Birds have fascinated humans since ancient times. Ever wondered why they fly in such graceful patterns or why some birds have long tails? Let us tell you about these fascinating creatures.
The bird kingdom encompasses over 12 million species, and new ones are discovered yearly. They belong to at least six orders, each containing several families.
There are more than 50,000 different types of birds, ranging from tiny hummingbirds to huge vultures. Some are cute and cuddly, while many others are terrifying predators. From eagles to parrots, owls to flamingos, here are 15 incredible birds with long tails.
Why do some birds get long tail feathers?
Some birds have evolved long tails for specific reasons. Here’s a brief explanation of how these amazing wings work:
In many cases, we know about the existence of long-tail feathers in certain species thanks to DNA analysis. However, there are still many questions about how these traits evolved and their role in the birds’ lives.
The problem is that even though we know that long tails exist, we don’t always understand why they develop and evolve into the shapes that they do.
The long-tail feather phenomenon is one of many mysteries in ornithology. There are still many unanswered questions about how and why certain bird species evolved their unique plumage patterns.
One theory says that long tails have developed to enhance the birds’ ability to fly. However, in the case of the ribbon-tailed astrapia, the long tail feathers are thought to have developed to improve the aerodynamics of the bird in flight. This is known as sexual selection.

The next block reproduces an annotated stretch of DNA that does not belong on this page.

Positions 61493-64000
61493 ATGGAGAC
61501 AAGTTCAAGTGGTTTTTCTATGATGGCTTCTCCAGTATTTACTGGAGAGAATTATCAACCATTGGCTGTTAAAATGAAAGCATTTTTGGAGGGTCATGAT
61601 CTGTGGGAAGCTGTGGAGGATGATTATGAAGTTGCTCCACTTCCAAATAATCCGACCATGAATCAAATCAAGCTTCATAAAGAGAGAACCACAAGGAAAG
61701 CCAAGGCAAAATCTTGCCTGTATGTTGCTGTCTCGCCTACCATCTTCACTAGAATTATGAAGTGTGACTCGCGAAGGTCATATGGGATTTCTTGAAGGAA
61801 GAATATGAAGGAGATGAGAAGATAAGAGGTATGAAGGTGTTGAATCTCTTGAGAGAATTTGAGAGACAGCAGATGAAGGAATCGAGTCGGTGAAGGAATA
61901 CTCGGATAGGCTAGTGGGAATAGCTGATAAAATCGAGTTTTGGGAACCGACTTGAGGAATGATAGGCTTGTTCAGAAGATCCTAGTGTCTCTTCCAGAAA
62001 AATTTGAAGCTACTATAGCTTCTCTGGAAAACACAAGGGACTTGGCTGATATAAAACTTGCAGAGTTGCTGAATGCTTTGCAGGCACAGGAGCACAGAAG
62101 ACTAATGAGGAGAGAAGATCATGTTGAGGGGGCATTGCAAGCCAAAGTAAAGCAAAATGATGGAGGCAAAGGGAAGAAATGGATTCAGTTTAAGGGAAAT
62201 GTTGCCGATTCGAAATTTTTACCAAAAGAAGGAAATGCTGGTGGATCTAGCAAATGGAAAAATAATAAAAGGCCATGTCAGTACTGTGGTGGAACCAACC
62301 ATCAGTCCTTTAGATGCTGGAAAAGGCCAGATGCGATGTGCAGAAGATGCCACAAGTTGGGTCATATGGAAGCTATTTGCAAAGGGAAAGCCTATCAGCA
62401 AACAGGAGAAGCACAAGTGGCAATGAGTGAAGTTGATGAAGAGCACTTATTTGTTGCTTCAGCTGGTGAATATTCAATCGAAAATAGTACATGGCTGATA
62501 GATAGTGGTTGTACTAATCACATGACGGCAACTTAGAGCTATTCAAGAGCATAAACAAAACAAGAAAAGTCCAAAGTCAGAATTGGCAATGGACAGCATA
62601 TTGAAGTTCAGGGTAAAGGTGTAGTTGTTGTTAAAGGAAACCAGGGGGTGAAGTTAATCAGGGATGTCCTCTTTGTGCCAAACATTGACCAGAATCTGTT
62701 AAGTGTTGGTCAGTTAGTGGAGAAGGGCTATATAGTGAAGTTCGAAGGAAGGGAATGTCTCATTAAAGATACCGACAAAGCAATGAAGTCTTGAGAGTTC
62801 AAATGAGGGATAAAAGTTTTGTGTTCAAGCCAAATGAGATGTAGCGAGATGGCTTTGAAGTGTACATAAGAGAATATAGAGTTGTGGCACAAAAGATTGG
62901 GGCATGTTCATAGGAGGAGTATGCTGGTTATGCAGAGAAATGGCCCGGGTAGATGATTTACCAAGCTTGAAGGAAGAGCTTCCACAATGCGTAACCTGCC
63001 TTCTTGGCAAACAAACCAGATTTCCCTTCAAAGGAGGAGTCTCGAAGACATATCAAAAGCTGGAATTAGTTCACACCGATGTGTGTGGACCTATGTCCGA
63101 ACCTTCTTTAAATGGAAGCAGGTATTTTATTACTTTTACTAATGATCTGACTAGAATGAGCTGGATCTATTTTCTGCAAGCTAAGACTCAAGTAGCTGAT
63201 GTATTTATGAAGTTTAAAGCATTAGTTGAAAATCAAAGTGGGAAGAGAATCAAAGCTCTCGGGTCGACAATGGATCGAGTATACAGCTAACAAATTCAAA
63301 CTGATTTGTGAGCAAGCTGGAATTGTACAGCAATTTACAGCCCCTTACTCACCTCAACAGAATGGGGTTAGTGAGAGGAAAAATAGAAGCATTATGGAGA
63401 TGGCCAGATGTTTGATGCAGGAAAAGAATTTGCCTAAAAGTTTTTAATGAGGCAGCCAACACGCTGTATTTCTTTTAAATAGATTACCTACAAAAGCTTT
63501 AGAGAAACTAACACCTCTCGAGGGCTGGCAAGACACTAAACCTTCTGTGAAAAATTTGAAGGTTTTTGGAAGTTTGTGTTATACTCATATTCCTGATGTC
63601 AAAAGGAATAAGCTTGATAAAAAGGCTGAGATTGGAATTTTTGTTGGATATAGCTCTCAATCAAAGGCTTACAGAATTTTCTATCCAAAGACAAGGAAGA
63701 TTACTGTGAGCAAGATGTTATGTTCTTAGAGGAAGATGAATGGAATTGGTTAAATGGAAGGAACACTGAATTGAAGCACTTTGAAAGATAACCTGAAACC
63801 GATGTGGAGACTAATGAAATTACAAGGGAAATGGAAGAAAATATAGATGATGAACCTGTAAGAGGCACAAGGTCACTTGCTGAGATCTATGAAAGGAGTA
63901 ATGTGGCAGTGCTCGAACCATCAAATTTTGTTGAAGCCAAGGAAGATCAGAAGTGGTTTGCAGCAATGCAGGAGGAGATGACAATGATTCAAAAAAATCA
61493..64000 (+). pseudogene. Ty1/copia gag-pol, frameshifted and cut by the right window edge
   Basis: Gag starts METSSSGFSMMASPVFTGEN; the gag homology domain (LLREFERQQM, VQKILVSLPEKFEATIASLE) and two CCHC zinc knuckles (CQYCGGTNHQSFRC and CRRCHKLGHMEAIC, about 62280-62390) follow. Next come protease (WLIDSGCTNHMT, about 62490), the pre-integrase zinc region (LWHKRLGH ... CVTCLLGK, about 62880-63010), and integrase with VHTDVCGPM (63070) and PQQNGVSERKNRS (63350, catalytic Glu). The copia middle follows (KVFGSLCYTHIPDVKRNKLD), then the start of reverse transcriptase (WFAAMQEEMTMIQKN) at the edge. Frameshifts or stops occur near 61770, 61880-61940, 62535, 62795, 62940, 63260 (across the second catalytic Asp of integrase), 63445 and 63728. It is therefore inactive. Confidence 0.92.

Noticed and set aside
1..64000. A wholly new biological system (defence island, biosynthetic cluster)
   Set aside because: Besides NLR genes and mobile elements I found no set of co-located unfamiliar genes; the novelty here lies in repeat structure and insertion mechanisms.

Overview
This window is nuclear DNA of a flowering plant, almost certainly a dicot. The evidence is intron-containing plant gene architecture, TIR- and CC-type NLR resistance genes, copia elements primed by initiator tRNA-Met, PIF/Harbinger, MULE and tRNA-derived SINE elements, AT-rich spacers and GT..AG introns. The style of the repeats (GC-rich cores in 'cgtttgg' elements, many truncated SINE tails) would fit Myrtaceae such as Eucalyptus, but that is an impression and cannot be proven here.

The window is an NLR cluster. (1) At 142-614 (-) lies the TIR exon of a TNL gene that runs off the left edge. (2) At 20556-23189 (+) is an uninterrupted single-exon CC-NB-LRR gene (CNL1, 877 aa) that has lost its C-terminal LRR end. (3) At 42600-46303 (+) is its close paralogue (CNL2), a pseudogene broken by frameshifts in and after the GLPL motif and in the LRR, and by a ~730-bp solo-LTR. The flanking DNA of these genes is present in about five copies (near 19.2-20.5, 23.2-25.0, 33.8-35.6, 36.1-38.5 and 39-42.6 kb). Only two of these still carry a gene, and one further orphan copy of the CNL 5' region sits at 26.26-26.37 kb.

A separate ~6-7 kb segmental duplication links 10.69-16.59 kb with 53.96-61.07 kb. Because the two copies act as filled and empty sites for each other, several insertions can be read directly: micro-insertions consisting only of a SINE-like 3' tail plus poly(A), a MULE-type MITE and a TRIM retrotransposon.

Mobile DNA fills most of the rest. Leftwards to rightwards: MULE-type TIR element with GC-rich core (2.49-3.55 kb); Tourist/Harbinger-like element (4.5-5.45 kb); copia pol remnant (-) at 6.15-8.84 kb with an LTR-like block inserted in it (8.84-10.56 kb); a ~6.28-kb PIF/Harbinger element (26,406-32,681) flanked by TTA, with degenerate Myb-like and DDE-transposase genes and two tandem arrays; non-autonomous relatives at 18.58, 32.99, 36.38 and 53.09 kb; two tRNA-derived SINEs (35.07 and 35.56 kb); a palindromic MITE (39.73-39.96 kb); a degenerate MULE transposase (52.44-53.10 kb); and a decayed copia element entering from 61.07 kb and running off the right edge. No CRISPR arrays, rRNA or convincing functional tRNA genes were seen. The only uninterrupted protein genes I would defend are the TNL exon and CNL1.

Long feathers help birds land quietly and reduce their resistance when flying through the air. It also helps them avoid enemies by looking bigger and moving quickly in combat.
Another theory suggests that the long tail feathers might help birds balance themselves better while flying.
The long tail feathers are found in many types of birds worldwide, including the Ribbon-Tailed astrapia, Scissortail flycatcher, and greater racket-tailed widowbirds. However, there are some scarce exceptions where the long tails make the birds less efficient in flight.
For example, the long tail of the Scissortail fly catchers makes them slower and less maneuverable during take-off and landing.